I call them "Skulduggery", the new digital paintings that you have seen over the past several months. There are perhaps forty or fifty of them, some sixteen fabricated in a new luminous process on plexiglass, and they have absorbed my every waking hour. Most of them are based on the human skull, full frontal or in profile, and they are created as 3D models in CAD/CAM programs. Looking back, here is how they strike me:


Judge us not by our feet

(mine, like aircraft carriers supporting squadrons of ideas)

Nor by our features (especially after salt-laden feasts)

Nor by our fears, which swell in response to the fading daylight

Nor by our twitches, our swishes, our tics or our tremors

But by the thoughts which furnish our minds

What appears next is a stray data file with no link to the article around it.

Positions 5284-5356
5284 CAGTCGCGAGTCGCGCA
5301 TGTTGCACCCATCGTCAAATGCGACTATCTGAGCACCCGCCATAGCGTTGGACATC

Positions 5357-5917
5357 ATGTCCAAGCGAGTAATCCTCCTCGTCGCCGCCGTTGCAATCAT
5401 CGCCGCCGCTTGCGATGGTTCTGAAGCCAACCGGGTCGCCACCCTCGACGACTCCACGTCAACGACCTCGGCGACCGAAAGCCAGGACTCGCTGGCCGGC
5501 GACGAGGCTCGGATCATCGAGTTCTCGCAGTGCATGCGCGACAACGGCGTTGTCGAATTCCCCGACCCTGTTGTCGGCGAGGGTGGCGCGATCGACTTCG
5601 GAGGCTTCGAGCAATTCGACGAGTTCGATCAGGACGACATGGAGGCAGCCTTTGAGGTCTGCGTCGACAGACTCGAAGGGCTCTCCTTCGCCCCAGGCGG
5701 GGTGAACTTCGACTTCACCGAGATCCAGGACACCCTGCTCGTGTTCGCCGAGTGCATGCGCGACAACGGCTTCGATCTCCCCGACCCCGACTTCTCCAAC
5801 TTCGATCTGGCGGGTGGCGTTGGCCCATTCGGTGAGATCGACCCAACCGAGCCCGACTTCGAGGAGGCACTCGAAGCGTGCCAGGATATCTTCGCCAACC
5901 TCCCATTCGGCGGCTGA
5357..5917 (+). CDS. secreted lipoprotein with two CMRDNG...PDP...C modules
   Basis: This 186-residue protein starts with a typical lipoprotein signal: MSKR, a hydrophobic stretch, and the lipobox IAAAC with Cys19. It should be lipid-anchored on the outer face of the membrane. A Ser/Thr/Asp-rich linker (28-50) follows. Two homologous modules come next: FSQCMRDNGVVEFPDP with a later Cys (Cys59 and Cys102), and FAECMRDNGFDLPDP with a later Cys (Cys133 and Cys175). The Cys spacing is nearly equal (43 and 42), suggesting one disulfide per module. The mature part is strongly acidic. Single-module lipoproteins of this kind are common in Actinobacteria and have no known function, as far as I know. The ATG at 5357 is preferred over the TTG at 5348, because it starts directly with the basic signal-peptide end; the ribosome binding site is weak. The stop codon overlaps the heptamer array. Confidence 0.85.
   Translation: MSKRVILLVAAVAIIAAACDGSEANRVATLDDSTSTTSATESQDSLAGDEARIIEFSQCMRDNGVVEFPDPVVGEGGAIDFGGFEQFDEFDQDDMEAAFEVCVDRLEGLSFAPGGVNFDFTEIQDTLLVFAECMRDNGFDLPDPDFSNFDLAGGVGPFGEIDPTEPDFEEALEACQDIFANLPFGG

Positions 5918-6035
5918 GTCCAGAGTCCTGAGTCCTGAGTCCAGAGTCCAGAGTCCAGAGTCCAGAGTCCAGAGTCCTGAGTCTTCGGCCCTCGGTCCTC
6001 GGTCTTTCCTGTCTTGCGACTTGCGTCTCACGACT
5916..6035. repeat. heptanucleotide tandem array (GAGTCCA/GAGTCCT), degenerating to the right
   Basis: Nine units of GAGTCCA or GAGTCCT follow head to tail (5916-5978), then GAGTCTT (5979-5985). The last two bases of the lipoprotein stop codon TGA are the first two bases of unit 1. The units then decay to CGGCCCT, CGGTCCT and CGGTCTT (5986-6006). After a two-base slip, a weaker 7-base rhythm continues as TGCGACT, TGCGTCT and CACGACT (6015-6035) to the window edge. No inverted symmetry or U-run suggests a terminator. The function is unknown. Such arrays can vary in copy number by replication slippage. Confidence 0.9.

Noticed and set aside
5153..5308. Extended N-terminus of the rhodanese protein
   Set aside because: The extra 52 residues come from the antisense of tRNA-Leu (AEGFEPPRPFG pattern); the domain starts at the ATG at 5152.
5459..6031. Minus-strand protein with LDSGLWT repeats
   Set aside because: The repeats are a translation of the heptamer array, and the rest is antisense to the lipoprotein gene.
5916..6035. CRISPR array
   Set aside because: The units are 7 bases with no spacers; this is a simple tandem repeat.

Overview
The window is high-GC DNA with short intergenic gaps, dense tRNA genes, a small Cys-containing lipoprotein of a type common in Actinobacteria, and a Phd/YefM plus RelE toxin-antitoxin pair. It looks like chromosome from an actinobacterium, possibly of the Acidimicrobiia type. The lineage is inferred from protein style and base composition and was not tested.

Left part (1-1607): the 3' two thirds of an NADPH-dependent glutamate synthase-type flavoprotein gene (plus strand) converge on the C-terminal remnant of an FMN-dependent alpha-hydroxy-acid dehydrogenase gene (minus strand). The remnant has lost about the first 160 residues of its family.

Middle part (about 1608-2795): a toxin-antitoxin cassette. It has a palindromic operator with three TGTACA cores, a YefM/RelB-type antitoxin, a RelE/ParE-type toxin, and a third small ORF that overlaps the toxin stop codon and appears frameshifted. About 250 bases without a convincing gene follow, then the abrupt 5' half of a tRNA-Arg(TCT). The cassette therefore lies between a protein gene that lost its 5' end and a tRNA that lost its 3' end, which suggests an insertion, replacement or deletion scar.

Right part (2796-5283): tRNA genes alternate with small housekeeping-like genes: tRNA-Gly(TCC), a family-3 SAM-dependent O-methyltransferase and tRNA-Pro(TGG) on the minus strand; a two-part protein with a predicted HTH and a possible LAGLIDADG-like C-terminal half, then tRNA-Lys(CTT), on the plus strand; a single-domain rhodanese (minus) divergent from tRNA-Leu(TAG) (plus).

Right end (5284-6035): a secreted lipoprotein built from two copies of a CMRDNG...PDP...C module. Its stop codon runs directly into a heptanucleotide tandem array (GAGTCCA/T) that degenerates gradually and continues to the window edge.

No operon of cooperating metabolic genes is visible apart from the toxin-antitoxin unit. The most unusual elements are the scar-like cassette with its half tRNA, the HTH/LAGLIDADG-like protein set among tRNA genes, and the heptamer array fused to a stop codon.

The rearranging, in that upper chamber of the body, of yesses and nos, or whys and maybes.

It is in that oval office of skulduggery that we receive all memes, all manner of input, the linchpins of identity.

It is there, in that supreme court of intellect, that the stealth hand of dementia slowly crumples our one-ness and our everyone-ness

And turns understanding to slush.

You can't plea-bargain with old age

Or body-surf your way

Out of Nature's iron-clad verdict.

"Pop" goes that weasel.

It is, after all, Nature's skulduggery that gets us.

Note: Something in these images reminds me of Mayan hieroglyphs: perhaps their description as "tangled visuals" in the fascinating Nova video titled "Cracking the Maya Code". Don't miss it.

c. Corinne Whitaker 2010